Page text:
Byron Bay

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European History of Byron Bay

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People have always come to Byron Bay.

Aboriginals came to the meeting place - "cavvanbah". Captain Cook sailed past in May 1770 and named Cape Byron as a tribute to Admiral Byron. Master of HMAS Rainbow, William Johns, mapped the bay and its three rocks in 1828. Under the command of Captain Rous, the party was looking for a safe anchorage.

Cedar cutters made occasional camps at the bay and logs were shipped from Tallow Beach. At Palm Valley under the Cape, David Jarman had a half way house for those travelling the beaches from Ballina to Brunswick.

The village of Cavvanbah was surveyed in 1884 and in December 1885, 200 lots were sold in the first speculative land sale.

The land sales, building of the jetty in 1886, and opening of the railway in 1894 (when the village of Cavvanbah became Byron Bay), set the scene for growth.

These crucial developments all took place at a time when the rush for timber was slowing and dairy men were starting to settle the land. Cows were milked by hand and cream skimmed off settling pans for butter.

New centrifugal separators took cream from milk quickly and hygienically. The cream was then churned to butter. A number of separating stations had been established in the district. There was talk of a central factory.

The jetty and the railway at Byron Bay made it the obvious choice. A co-operative was formed in 1895 to provide cold storage for perishable goods from the district, to manufacture, store, sell and export milk and dairy products, and to make and sell ice. This was the beginning of Norco, and the plant was built beside the railway line.

But the first farmers had trouble with poor natural grasses and the industry didn't begin to grow until Mr Edwin Seccombe found on his Wollongbar farm that paspalum (grass) improved his butter production. The factory at Byron Bay was the ultimate beneficiary of this discovery as farmers improved their pastures. The manufacture of butter trebled in five years from 1899 to 1904.

The factory expanded its operations to become the biggest butter factory in the southern hemisphere - some have said the world.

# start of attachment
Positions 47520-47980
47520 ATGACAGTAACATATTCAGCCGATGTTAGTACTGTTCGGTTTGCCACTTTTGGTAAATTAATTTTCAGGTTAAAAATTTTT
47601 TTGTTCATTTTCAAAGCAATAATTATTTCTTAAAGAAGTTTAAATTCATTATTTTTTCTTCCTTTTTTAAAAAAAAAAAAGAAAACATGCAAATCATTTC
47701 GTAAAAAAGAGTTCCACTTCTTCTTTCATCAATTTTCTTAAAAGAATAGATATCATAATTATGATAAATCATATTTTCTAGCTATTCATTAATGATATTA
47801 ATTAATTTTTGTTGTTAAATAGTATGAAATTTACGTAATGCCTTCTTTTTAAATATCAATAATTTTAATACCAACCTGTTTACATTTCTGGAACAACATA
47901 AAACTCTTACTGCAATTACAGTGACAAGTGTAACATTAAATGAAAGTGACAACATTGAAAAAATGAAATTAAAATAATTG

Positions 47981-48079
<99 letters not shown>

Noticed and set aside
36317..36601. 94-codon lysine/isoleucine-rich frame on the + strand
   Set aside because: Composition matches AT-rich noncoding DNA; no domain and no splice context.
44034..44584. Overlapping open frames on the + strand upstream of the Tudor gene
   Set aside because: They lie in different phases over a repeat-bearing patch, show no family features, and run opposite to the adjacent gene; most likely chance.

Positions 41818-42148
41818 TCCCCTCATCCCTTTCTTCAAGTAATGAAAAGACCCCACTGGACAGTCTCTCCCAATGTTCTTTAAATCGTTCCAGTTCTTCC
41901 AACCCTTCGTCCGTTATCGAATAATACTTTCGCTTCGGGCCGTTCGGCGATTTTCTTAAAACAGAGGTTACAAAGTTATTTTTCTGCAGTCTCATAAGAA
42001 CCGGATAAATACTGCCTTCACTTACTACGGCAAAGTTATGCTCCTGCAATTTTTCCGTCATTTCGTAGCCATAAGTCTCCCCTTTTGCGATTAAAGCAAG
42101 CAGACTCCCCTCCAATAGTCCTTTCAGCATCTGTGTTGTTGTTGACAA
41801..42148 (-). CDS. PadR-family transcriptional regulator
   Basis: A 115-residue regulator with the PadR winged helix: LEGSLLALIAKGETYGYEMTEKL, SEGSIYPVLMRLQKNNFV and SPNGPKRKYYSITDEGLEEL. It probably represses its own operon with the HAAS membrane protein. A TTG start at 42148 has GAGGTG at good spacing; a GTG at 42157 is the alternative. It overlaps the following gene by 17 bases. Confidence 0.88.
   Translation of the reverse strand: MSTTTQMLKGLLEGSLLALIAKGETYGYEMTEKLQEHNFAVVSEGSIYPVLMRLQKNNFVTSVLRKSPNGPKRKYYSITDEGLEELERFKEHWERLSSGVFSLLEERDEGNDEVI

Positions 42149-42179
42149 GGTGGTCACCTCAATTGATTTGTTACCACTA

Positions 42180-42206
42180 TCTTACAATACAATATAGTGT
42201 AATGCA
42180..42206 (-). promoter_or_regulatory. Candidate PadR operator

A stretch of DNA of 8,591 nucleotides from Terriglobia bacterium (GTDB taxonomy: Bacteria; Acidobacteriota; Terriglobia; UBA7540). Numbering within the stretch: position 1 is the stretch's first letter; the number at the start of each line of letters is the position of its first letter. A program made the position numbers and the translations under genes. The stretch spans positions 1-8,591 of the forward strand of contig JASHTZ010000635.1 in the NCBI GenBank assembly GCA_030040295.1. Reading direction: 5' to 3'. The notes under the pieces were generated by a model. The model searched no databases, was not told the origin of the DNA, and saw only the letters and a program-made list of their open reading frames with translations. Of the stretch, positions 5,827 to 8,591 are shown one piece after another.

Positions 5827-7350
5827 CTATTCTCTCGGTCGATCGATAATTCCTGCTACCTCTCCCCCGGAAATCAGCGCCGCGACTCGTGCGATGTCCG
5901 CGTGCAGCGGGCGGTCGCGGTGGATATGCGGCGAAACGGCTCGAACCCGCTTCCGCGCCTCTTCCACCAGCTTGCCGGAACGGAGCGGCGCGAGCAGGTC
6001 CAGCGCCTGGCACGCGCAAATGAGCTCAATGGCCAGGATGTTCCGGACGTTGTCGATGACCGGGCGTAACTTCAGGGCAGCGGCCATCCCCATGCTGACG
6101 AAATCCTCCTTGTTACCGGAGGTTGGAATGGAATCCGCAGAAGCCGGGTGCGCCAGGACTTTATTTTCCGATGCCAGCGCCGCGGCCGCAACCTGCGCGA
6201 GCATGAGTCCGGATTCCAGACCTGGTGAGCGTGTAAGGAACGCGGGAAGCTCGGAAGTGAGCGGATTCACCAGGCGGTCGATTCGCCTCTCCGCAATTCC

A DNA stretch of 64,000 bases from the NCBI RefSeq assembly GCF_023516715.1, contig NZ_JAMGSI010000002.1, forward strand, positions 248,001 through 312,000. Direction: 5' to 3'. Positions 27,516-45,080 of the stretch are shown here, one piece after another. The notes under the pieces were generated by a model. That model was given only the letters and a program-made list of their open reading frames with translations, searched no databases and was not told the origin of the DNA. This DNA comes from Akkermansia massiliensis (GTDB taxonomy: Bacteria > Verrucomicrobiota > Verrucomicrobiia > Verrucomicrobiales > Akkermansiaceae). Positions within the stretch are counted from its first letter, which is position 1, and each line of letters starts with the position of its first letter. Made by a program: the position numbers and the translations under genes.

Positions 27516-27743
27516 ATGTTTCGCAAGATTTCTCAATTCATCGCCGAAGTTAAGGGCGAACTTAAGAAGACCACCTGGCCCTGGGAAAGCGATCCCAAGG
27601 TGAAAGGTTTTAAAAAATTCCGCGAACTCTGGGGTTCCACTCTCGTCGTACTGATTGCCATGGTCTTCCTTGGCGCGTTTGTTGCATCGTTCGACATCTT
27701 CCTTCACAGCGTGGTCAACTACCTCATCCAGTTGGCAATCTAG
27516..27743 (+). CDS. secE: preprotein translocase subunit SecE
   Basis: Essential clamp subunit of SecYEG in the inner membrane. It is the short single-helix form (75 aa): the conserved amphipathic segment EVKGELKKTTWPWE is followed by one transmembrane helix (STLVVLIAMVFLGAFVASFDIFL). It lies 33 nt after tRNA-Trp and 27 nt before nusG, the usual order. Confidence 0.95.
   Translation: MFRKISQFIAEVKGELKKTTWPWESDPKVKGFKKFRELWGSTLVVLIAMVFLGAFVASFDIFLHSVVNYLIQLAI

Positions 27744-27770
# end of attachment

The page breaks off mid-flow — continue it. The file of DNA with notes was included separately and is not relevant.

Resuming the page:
With the growth of the pig industry on the north coast, a small goods section was added to the Co-op's commercial operation. This was highly successful and its bacon and canned processed meats became famous.

By 1939 4,000 dairy shareholders from the Richmond to the Tweed supplied Norco at the Bay. The processing plant employed 350 people in the district and ships took products to the world.

It was the port facilities at the Bay which gave it the edge when a meat works was to be built. Named the Byron Bay Co-op Canning and Freezing Co Ltd, it was formed in 1912, the plant was built along the sea shore near Belongil. It began operations in 1913, and had a fitful life until it closed down in 1920.

It was not until Mr A W Anderson came along, with his chain of butcher shops, that the works became viable. He took over in 1930, depression days.

The works became modern and efficient and after the second world war, exported to America. Anderson sold his works to F J Walker & Co, who in turn sold it to Elders IXL.

The late 1930's saw the beginning of sand mining which extracted zircon, rutile, and other minerals from the rich deposits in the beaches between Ballina and Brunswick Heads. The company, Zircon Rutile Ltd returned in the 1960's to re-work the sand with more refined extraction techniques. The plant was in Jonson Street where the Plaza shopping centre now stands.

The whaling industry in Byron Bay had a short life. In July 1954, the first whale was taken for Mr Anderson's Byron Bay Whaling Co. The whaling station was built next to his meat works, handy to the railway line. His quota was for 120 humpback whales. This was increased to 150 in 1959, but the yield was lower than at first, and it continued to decline. By 1962 another of the Bay's industries had gone.

For most of its history Byron Bay has been a working man's town. It's only since the factories have closed, and the many social and economic changes of our nation have created the time and the money to spare, that Byron Bay has become a playground.

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